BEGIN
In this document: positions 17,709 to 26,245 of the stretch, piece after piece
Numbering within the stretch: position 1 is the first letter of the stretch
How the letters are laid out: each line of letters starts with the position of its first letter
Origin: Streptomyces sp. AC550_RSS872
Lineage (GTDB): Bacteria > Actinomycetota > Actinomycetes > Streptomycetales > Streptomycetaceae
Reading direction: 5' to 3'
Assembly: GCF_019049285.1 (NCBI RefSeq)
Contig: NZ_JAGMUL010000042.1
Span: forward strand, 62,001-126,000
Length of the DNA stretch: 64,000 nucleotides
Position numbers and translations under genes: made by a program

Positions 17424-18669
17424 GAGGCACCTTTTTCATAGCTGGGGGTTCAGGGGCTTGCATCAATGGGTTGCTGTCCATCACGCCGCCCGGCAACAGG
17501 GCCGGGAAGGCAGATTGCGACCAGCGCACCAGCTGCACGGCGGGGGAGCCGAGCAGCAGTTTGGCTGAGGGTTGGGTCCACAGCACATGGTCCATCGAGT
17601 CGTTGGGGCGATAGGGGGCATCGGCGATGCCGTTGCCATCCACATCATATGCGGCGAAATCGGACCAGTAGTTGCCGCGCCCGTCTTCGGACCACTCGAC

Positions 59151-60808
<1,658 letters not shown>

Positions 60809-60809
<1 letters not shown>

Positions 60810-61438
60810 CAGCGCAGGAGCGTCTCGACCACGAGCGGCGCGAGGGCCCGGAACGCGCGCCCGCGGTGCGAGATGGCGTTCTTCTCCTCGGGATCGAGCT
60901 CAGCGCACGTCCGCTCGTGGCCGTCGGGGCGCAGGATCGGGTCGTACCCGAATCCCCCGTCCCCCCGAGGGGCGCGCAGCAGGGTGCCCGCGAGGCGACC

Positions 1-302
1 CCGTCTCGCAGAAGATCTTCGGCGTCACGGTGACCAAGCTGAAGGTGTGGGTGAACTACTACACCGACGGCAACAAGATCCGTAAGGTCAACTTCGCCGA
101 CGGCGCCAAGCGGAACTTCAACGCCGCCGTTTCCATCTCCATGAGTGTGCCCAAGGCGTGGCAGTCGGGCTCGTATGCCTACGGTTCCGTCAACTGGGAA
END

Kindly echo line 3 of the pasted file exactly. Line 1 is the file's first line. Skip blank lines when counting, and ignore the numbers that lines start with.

How the letters are laid out: each line of letters starts with the position of its first letter